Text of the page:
No one sane ever went into journalism for the money, and neither did I -- which was a good thing. I've made my first million as a professional newspaper writer/editor but it took nearly 36 years.
Like many in my financially and technologically battered business, I went into journalism because I wanted to be a writer. But I also felt a duty to try to right the left-liberal imbalance of the news media, which were even more lopsided in the early 1970s without talk radio, cable TV, Fox News and the Internet.
I've not won fame or big prizes. But I've had a lucky and rewarding career as a feature writer, reporter, columnist, letters editor and book/ TV reviewer. With time out for bartending and a brief stint at CBS in Hollywood, I've worked, in order, at a suburban weekly in Cincinnati (1973-1977), the Los Angeles Times (1979-1989), the Pittsburgh Post-Gazette (1989-2000) and the Pittsburght Tribune-Review.
By my rough count, I've written at least 1,000 words a week -- nearly 2 million career words. That includes more than 1,000 newspaper opinion pieces. Only my mother has read and liked them all.
As a reporter, I've tried my best to be accurate, fair and truthful. I've always been aware of the difference between news and opinion, between balance and bias, and between being a government watchdog and a government lapdog. And I have always known that every journalist and every editor I have ever worked with was helplessly subjective in their politics and in their definition of what news and bias were and were not.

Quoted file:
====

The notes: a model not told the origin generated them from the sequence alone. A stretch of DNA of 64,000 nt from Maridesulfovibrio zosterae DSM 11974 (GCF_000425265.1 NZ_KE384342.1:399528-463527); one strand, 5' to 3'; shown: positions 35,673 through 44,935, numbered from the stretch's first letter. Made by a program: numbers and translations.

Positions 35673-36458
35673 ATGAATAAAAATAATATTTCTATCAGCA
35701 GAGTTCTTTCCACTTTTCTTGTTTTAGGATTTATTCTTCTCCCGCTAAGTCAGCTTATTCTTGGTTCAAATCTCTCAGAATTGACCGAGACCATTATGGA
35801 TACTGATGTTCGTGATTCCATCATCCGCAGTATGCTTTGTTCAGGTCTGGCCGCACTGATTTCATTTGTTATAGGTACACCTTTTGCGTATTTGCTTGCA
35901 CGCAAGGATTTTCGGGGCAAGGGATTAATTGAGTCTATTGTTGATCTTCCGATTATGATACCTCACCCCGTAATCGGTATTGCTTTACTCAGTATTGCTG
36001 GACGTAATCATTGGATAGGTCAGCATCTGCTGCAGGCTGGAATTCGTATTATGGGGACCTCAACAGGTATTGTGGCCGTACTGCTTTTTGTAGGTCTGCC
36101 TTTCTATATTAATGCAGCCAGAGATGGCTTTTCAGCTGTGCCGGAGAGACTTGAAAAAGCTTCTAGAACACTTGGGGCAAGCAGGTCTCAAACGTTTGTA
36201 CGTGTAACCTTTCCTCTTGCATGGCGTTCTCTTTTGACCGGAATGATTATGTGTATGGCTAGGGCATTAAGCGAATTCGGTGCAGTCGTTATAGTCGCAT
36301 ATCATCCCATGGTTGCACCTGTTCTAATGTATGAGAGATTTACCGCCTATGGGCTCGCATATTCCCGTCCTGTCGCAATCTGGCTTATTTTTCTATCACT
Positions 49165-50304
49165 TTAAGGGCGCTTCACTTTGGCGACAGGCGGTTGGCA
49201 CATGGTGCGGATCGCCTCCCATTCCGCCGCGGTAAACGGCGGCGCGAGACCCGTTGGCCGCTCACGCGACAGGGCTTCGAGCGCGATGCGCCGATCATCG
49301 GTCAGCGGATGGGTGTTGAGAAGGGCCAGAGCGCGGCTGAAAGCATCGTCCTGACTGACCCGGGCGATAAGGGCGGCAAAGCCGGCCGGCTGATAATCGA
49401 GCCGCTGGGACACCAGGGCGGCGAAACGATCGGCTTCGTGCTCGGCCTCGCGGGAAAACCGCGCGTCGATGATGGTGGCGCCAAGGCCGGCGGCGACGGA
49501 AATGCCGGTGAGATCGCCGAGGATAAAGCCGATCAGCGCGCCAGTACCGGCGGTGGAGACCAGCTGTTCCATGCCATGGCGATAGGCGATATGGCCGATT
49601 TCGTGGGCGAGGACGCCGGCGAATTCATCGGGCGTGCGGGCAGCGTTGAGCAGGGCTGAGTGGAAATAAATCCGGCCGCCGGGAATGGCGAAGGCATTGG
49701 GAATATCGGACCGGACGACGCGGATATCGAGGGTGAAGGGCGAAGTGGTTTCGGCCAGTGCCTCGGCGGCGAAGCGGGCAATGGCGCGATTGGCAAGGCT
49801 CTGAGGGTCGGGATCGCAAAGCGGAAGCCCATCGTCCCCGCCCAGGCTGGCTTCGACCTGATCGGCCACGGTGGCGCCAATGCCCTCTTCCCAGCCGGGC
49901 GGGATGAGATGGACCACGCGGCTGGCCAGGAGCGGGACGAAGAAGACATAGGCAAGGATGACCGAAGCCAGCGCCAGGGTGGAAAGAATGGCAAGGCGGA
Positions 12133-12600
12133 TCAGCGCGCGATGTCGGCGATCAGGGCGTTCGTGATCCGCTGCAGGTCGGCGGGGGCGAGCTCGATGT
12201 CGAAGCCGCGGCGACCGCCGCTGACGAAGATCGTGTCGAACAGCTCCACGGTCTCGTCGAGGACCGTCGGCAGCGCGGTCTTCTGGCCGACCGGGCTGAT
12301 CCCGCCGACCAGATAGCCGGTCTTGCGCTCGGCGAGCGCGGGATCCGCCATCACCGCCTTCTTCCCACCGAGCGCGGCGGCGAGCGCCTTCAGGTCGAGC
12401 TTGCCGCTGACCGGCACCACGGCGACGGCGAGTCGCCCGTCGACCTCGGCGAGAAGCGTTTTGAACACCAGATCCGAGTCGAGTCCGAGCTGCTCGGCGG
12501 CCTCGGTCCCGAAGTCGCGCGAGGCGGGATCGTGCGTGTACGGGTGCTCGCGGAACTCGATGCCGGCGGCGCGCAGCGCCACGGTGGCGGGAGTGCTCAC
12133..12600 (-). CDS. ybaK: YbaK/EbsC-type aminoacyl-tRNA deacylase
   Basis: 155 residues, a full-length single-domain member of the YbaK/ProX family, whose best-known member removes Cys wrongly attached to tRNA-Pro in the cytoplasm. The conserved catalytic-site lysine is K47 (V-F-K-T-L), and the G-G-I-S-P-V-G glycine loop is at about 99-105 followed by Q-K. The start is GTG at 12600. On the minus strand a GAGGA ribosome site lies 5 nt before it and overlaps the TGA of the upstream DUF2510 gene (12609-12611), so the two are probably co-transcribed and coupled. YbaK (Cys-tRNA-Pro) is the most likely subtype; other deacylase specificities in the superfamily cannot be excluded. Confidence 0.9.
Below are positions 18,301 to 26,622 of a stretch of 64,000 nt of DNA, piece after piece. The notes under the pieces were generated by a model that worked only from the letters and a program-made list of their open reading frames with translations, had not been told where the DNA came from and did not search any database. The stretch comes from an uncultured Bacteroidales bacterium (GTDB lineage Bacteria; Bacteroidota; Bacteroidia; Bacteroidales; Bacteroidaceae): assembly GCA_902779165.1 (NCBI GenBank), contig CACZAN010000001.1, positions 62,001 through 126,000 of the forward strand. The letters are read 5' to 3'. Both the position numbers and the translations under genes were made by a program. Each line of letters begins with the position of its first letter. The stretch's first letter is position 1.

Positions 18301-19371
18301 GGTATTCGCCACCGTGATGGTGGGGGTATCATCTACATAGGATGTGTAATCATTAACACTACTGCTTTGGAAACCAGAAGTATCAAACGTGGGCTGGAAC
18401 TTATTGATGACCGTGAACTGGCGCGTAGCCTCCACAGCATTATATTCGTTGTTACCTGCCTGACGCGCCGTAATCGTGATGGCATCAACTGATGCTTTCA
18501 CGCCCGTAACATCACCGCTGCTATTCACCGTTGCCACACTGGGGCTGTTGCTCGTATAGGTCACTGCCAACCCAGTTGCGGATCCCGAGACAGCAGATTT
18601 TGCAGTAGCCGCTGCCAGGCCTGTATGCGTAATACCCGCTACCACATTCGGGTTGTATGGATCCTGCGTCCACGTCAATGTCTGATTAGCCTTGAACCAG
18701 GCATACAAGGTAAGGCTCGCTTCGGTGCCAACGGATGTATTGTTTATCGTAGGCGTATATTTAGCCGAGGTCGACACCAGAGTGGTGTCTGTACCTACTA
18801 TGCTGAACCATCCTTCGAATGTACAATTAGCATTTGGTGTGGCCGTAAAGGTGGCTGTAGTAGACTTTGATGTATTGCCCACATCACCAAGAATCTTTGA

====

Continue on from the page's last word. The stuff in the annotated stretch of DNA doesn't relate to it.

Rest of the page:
Trust me, big-city daily newspapers don't go out of their way to achieve ideological diversity. About 90 percent of my work mates over the years were either avowed liberal Democrats or didn't know it. Reagan Republicans were virtually nonexistent. Until I got to the Trib, I was always the staff's lonely libertarian.
I've had a long pleasure cruise on the now-listing ship of newspaper journalism. I've had adventures only journalists can have: A trip to Peru to ride a freight train into the Andes. Chasing tornados for a week at a time in Kansas -- twice. Flying through Hurricane Bonnie in 1998 at 10,000 feet and then waking up in her eye when she came ashore in North Carolina.
Weather didn't provide my scariest moments, by the way. Nor did interviewing Oakland Raiders owner Al Davis face-to-face. Nor did spending an hour alone with actor James Woods. It was meeting Michael Jackson's father.